Health Department Adds More Faulty Science to Pre-Abortion Booklet
Public comment period on revisions ends July 29
By Mary Tuma,
11:30AM, Tue. Jul. 19, 2016
Leave it up to Texas officials to pump even more factual inaccuracies into already factually flawed literature. (Need we remind you of the state’s social studies textbooks?)
The Department of State Health Services has updated an error-ridden booklet, required by law to be given to women seeking abortion, to include even more medical mistruths. Ironically titled “A Woman’s Right to Know” the pamphlet contains images of the fetus at different levels of gestation and details the many supposed dangers of abortion, including the false link between abortion and breast cancer, a notion long discredited by the National Cancer Institute and other medical authorities. It also promotes the idea that abortion causes psychological trauma to women (or “post-abortion stress syndrome,” a condition not recognized by the American Psychological Association). And the booklet intermingles anti-choice crisis pregnancy centers around town, nonmedical faux clinics tasked with dissuading women from undergoing abortion, with medical clinics in a list of resources where abortion-seeking women can go for assistance. (You’ll be hard pressed not to find a trove of the medically misleading literature at CPCs.) While CPCs proudly dispense the false knowledge, the state forces medical professionals and licensed health providers to hand the booklet to women considering abortion.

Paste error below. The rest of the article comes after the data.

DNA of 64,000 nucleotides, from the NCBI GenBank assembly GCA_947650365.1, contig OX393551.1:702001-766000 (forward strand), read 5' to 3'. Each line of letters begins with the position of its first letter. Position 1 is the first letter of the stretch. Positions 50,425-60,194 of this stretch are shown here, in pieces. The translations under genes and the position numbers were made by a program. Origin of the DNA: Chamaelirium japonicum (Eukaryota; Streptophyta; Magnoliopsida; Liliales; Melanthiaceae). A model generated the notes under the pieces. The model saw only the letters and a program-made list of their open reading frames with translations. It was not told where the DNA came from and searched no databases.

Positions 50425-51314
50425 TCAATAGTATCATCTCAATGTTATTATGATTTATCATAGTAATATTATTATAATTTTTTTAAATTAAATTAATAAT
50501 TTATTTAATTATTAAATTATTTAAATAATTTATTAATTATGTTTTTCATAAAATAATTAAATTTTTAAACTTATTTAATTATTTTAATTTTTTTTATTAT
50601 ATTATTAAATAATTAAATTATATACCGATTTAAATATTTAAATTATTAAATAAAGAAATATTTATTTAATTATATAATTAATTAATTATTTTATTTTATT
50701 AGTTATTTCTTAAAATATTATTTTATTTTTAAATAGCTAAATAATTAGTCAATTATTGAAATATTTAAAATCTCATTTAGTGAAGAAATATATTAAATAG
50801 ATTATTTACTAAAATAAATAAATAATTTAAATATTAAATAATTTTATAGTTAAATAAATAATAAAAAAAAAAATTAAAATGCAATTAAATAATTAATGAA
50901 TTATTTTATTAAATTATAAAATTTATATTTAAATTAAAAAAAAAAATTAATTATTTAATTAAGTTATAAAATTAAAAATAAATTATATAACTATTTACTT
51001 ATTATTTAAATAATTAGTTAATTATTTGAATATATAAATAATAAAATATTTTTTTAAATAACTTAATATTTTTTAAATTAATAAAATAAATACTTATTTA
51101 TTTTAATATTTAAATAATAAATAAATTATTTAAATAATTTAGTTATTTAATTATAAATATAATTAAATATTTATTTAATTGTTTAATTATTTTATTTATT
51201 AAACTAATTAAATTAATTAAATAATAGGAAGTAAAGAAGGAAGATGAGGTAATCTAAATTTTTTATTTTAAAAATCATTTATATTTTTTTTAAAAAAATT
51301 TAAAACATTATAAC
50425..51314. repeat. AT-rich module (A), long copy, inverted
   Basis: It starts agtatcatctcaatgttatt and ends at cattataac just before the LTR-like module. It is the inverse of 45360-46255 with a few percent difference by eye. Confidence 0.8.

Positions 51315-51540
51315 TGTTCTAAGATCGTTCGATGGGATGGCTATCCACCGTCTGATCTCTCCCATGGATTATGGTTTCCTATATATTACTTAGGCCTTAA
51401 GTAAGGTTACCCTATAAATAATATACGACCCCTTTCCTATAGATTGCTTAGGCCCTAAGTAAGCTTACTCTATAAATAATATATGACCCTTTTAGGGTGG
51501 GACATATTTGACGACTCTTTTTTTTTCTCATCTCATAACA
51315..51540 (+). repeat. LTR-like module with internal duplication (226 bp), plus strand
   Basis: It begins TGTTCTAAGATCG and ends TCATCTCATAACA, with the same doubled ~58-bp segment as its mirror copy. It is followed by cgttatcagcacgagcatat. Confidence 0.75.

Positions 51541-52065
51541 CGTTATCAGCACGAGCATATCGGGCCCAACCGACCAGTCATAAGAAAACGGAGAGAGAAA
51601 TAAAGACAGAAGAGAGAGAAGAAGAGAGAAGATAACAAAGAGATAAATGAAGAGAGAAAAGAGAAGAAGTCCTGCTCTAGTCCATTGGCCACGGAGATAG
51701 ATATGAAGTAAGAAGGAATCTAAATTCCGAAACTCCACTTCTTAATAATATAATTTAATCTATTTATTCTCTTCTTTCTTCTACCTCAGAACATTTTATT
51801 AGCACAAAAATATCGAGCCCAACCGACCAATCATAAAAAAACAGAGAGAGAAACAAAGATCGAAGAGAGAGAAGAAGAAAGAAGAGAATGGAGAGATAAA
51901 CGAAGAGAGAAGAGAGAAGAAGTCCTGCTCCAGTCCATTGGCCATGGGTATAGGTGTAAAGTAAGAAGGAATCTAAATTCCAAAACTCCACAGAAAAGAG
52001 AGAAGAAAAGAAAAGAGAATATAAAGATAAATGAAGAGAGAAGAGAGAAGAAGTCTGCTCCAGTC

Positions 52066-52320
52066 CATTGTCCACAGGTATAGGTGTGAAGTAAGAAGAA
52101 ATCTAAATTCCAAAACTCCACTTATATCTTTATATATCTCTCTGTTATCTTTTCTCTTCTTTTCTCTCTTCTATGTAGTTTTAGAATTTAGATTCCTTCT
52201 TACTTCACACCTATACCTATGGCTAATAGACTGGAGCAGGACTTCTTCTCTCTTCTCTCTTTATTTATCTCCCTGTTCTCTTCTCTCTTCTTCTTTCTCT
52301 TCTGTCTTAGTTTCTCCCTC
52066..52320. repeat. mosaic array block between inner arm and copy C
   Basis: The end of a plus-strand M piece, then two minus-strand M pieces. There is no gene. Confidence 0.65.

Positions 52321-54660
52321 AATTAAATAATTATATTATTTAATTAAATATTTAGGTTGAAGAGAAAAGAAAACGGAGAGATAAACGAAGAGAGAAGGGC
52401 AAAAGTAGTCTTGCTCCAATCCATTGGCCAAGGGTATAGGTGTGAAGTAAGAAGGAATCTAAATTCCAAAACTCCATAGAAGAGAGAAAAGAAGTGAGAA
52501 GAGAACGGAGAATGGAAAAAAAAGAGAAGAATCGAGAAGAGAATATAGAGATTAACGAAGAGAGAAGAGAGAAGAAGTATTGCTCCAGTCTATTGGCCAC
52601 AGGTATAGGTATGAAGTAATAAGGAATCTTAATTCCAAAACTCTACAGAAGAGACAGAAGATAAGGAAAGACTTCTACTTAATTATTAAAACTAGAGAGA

The pamphlet was created in 2003 as part of the state’s informed-consent-to-abortion law, and subsequent legislative attempts – supported by the American College of Obstetricians and Gynecologists, the Texas Medical Association, and the Texas Hospital Association – to correct the language have failed session after session. Rep. Jessica Farrar, D-Houston, and local Rep. Donna Howard, D-Austin, co-authored a bill in the 2015 session that would ensure the booklet info is supported by research recognized as “medically accurate, objective, and complete by the National Institutes of Health and affiliated organizations.” That bill was left pending in committee.
More than 35% of Texas’ informed consent booklet is made up of medical inaccuracies, a panel of experts in human anatomy led by a research team at Rutgers University found. They also found that nearly 50% of the information about first trimester abortion is scientifically incorrect or misleading. Texas ranked fourth in highest number of inaccuracies when compared with other state-mandated booklets.
Further exacerbating the problem, the new draft proposed by DSHS includes additional factual inaccuracies. Among them is an added section on fetal pain, the basis for Texas’ 2013 law that banned abortion at 20 weeks. “We know that babies develop the ability to feel pain while in the womb. In consideration of the potential for fetal pain, Texas law currently limits abortion to under 20 weeks,” the draft reads. However, that’s faulty science: A 2005 Journal of the American Medical Association paper didn’t find substantial evidence to support the claim. Another gem: Stunningly, the new booklet plucks anti-choice language to refer to the fetus or embryo. Instead of medical terminology, the state-sponsored book uses “unborn child” and “your baby” when describing gestation development, as early as four weeks.
The good news for those who aren’t fans of ideologically-driven pseudoscience is that you can voice your comments and opinions straight to the health department. Comments should be emailed to WRTK@dshs.state.tx.us by Friday, July 29. A network of abortion assistance organizations and progressive activist groups, including NARAL Pro-Choice Texas, Texas Equal Access Fund, Shift, and Progress Texas, penned a letter to DSHS that lists out the numerous inaccuracies, requests scientifically sound revisions as well as a public hearing on the issue. Citizens can send that letter in their name here.